Councils' new green light meets disapproval
The Federal Environment Minister has defended his decision to give state governments more power over mining approvals.
Federal Environment Minister Greg Hunt introduced a Bill to Parliament to change an environmental approval stipulation known as the Water Trigger.
The Water Trigger legislation forces the federal government to assess impacts on water resources prior to the approval of major coal and coal seam gas proposals, when significant risks are present.
Minister Hunt says he no longer wants the Federal Government to have to step in and potentially slow down the process, and will try to give the power back to the states.
Given that state and territory governments stand to gain considerable revenue from such approvals, opponents say there should be an unbiased middle-man.
Some reports say the Environment Minister is being accused of using the federal budget to “sneak through the biggest ever transfer of environmental powers”.
But Mr Hunt has denied claims that he is reducing the Water Trigger.
“We are keeping the Water Trigger in full, and not just keeping it, but strengthening it” he told the ABC.
“What we did do, and what we are doing, is we are moving to ensure that the trigger can be assessed through the ‘one-stop-shop’ process.”
“The 'one-stop-shop' allows the state and Commonwealth process to be considered as a single process,” he said.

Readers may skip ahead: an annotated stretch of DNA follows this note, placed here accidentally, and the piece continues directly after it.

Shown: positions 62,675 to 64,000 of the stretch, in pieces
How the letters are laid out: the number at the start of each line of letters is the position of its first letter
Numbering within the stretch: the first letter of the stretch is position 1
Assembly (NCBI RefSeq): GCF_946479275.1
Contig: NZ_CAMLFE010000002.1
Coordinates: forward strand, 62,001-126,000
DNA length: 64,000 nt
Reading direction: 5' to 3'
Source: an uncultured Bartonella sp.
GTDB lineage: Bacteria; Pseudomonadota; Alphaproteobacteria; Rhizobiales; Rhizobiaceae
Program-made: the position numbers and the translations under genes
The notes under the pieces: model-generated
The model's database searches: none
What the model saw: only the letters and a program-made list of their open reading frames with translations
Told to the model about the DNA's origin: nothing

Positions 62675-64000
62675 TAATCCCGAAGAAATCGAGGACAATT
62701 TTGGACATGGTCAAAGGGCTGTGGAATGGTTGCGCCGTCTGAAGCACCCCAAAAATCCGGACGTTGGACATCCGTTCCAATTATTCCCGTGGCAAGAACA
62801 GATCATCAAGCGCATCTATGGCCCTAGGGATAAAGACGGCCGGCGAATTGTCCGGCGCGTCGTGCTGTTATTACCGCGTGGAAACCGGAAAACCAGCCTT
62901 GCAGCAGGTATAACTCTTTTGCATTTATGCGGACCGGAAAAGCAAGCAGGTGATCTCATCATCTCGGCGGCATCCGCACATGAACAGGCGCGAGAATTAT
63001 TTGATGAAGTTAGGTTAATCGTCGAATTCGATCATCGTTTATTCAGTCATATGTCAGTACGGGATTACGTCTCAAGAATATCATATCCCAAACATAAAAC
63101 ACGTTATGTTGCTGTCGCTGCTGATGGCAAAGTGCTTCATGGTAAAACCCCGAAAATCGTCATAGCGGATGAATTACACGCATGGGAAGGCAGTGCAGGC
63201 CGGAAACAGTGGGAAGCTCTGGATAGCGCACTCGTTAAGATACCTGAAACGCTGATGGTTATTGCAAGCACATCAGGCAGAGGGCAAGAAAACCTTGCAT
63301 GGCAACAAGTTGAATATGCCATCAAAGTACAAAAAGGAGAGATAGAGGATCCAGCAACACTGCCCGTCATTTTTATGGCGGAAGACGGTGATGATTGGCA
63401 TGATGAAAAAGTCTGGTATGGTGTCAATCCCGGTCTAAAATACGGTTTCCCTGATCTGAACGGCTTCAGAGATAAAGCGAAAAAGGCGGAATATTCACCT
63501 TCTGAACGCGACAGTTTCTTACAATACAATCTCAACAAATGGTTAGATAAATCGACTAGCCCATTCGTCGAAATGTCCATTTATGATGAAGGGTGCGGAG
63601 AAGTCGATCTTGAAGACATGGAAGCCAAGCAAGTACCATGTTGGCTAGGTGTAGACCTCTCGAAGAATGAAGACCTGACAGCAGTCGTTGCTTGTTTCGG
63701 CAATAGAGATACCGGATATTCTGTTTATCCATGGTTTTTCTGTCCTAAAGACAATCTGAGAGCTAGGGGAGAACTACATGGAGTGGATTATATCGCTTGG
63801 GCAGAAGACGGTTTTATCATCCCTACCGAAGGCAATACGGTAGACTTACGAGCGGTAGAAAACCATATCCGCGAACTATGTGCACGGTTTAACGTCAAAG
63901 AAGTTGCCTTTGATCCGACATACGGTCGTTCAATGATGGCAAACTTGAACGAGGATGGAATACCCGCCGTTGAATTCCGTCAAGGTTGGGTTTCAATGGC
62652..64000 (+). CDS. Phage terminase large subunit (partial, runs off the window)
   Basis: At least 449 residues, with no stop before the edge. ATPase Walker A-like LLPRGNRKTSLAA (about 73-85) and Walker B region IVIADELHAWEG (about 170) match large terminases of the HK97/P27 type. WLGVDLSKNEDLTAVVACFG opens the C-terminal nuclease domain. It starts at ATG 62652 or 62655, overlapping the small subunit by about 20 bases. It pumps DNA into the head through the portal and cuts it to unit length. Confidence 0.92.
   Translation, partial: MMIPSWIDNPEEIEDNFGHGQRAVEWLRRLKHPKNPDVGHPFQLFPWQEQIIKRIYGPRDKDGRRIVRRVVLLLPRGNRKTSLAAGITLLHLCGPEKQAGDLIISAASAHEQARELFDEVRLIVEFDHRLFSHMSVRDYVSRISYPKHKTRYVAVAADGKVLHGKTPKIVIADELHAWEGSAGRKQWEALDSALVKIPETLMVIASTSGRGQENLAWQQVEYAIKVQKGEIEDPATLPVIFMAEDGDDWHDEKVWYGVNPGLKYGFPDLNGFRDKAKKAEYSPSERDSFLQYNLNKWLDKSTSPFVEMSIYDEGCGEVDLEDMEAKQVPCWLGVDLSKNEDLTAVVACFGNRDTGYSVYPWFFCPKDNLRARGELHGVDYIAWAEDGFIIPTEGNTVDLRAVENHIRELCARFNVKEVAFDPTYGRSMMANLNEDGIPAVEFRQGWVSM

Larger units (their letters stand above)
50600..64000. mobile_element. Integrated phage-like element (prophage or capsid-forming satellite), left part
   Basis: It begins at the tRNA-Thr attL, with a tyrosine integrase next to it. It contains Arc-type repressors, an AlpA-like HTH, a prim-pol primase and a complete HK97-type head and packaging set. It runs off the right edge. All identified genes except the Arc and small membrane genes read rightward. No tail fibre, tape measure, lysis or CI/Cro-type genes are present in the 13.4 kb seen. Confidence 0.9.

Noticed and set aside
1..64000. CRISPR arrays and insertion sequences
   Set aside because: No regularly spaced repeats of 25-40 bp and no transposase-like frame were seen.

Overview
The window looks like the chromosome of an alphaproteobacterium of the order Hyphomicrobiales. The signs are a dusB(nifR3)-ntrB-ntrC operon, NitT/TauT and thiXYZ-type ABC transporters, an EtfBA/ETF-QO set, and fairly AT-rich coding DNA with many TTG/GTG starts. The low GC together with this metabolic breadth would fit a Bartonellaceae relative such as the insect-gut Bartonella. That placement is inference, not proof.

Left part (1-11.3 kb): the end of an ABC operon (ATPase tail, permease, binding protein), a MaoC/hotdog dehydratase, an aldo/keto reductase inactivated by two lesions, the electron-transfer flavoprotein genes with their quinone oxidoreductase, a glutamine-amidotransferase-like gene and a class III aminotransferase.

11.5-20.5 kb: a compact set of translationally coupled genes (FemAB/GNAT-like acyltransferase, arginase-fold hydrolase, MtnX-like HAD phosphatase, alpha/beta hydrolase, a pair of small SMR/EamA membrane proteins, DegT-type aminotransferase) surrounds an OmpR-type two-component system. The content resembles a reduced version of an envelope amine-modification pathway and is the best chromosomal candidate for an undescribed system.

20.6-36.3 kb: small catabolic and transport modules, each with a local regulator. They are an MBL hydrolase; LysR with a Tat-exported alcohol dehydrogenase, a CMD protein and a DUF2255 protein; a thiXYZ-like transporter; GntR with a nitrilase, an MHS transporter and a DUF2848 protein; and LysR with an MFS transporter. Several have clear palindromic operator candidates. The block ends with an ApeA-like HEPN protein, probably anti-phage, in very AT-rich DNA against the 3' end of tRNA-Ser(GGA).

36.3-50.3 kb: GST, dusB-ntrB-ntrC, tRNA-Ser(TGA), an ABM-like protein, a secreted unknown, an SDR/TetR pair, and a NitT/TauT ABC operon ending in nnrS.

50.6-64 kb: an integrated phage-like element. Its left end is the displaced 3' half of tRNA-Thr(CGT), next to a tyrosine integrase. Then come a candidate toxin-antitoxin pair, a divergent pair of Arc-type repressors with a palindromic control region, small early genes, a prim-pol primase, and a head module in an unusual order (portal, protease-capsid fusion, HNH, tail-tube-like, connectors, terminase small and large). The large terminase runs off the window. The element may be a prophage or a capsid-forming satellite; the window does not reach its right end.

A bloc has formed of 40 environment groups including WWF-Australia, The Wilderness Society, Australian Conservation Foundation, Birdlife Australia and Humane Society International, to say that the amendment bill is a “chronic failure of government”.
Environment bodies say the changes will allow councils to give approvals for projects in World Heritage-listed areas, despite not being able to afford the proper prior assessments.
“Local councils should not be deciding development applications which impact on the Great Barrier Reef, wetlands of global significance or other matters of environmental national significance,” WWF chief executive Dermot O’Gorman has told The Australian.
Former New England MP Tony Windsor, one of the figures behind the creation of the Water Trigger, says Mr Hunt is allowing the guise of science to be used to obscure rampant environmental exploitation.
“The states, who are in charge of the chicken house here, they need the royalties,” Mr Windsor said.
“The states will be the ones that'll do the scientific works and the Commonwealth - Greg Hunt's office and Greg Hunt himself - will just tick the box and okay it if the states say it's okay.
“It's the mining industry that's been pushing this.
“It's been very clear that if the Coalition got into power, they would remove this part of the Bill, the Water Trigger part - the scientific work to be done at a federal level - under the guise of removing green tape.”
The Environment Department defends its legislative change on its website, here.